Tuesday, May 3, 2011

The Writing Is On The Wall--Simulated Akashics



Simulated Akashics, 17X22", Mixed Media, 5/3/11
    
The very idea of Akashics sends my imagination into overdrive.  The Akashic Record refers to all things known and to be known.  It is said that these records show up sometimes to the highly accomplished sage who can actually read them, and copy them down.  They are coming directly out of the ether (akasha in sanskrit) in the form of the multifarious variations of the AUM (Amen), "... the faithful Witness and true, the source of God's creation." (as discussed in Revelations 3:14).

The Akashic record sort of spells out the very first encoding of the reality we all inhabit, and everything about it.  Examples of this direct interfacing with the creator are found in the holy books of all religions, from Danial's interpretation of the 'writing on the wall' for the idiot King Belshazar, to Mohammad taking dictation, to Gautama accessing every detail of all his incarnations, and so of course he was the Buddha.

Now I ain't no New Ager, and Madam Blavatsky scares the crap out of me,  but this is cool--especially if you bypass all the crazoid nonsense for the past 4,000 years, which essentially takes us back to the Vedic sources--a bunch of rishis staring out into space and writing down stuff  (the ponderous Vedas).   I mean, the very idea of all this lights me up.  What were they seeing?  What do you see?  All I see is dust, which is actually fun to watch.  But never in public.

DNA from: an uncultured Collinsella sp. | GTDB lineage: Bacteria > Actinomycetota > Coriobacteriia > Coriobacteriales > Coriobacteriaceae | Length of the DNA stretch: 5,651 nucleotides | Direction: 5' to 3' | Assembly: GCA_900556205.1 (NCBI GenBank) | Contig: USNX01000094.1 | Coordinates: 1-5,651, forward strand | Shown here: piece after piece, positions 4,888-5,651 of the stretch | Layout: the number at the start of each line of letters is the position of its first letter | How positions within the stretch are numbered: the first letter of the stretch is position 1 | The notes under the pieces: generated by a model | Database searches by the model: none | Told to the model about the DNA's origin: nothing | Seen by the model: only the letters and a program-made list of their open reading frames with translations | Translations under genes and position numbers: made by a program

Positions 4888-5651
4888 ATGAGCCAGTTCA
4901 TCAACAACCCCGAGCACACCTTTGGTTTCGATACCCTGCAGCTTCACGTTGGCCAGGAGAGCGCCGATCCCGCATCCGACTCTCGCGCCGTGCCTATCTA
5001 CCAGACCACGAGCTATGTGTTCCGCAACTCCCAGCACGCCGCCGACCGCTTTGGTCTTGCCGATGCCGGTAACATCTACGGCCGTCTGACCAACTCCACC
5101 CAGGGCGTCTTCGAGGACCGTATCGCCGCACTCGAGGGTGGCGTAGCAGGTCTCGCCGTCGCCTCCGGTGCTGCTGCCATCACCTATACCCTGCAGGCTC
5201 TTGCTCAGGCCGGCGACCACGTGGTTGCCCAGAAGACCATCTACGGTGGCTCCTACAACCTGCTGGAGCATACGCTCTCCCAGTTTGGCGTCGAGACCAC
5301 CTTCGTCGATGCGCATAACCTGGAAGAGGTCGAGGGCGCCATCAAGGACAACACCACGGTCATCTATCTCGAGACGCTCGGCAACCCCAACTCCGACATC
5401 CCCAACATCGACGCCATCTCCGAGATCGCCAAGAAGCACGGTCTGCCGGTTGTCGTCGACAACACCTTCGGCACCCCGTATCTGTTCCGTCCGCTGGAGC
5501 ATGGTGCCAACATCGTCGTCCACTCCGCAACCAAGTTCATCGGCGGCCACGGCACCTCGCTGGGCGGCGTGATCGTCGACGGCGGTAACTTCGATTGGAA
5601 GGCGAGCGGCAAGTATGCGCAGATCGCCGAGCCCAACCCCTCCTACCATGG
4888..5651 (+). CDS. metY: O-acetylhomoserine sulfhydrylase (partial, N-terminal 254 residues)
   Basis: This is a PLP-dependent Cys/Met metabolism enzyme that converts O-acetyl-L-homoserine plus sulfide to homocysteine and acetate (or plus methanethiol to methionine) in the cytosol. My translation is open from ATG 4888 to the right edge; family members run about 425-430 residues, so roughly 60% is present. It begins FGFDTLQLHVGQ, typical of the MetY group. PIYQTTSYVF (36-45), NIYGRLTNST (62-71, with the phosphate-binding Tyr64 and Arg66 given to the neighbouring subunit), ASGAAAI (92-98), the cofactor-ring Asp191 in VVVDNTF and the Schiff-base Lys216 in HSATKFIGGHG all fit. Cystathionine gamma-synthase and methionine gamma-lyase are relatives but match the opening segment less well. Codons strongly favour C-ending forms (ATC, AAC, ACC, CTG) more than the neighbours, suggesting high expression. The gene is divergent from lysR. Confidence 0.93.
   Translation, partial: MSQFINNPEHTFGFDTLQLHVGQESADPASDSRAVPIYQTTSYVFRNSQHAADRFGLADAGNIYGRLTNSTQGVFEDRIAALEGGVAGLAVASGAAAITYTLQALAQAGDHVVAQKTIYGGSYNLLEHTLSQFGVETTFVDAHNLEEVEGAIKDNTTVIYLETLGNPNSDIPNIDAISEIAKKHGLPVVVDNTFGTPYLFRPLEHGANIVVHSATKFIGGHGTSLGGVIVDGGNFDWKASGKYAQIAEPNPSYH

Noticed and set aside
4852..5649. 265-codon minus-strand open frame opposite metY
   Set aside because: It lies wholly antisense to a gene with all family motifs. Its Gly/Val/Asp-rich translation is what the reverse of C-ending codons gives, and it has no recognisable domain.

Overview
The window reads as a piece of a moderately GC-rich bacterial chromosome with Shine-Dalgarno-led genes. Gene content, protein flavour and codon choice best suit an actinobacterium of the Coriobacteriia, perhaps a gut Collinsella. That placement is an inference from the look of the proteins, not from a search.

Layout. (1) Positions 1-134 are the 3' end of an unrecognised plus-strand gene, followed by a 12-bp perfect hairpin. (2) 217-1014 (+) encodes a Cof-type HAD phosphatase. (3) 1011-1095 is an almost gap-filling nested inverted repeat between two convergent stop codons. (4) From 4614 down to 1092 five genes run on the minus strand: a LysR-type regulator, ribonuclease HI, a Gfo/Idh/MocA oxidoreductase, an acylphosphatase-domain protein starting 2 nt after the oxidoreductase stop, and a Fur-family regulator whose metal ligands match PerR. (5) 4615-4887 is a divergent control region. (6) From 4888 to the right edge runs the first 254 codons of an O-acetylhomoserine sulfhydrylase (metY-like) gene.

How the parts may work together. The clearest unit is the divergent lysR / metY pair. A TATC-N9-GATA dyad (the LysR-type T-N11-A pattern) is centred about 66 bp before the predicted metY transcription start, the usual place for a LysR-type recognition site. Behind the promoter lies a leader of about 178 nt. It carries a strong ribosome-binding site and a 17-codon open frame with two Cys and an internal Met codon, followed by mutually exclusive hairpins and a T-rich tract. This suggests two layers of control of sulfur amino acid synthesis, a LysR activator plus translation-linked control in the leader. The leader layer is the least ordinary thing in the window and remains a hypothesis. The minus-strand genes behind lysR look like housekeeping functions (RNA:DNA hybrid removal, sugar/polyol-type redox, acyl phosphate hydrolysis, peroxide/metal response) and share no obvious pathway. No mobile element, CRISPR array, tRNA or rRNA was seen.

This is another mixed media piece using sanded mortar and white glue mixtures, acrylics, acrylic-latex--the standard goop--colored pencils and oil glazes with Liquin--hardboard panel.


A Poem.



Greek Sages were deep.

100 Greek Sages = one Cervantes. 
100 Cervantes = One Bobdylan.
100 Bobdylans = one Tom Wait.
100 Tom Waits = one Zen Master. 
100 Zen Masters = one Yogananda.
100 Yoganadas = one Patanjali. 
continued in some book.





\\///\

29 comments:

Caroline said...

This is very beautiful Bill is this your work? I think the mystery and magic is very apparent in this fine painting.

Casey Klahn said...

I like the ascending values of light. I love the understated/not understated colors.

The story about knowledge outside of time - I was just writing about that, too. Cue the Outer Limits theme...

William Cook said...

Hi Caroline--So interesting that you are the first commenter. I thought of you often while doing this piece. There are certain compositional similarities to your horizon and sky pieces, don't you think. Thanks for thoughtful comments.

Hi Casey--How interesting. Of course time is overrated [the older I get]. Good music choice. I'll be on the lookout for you time post. Regards.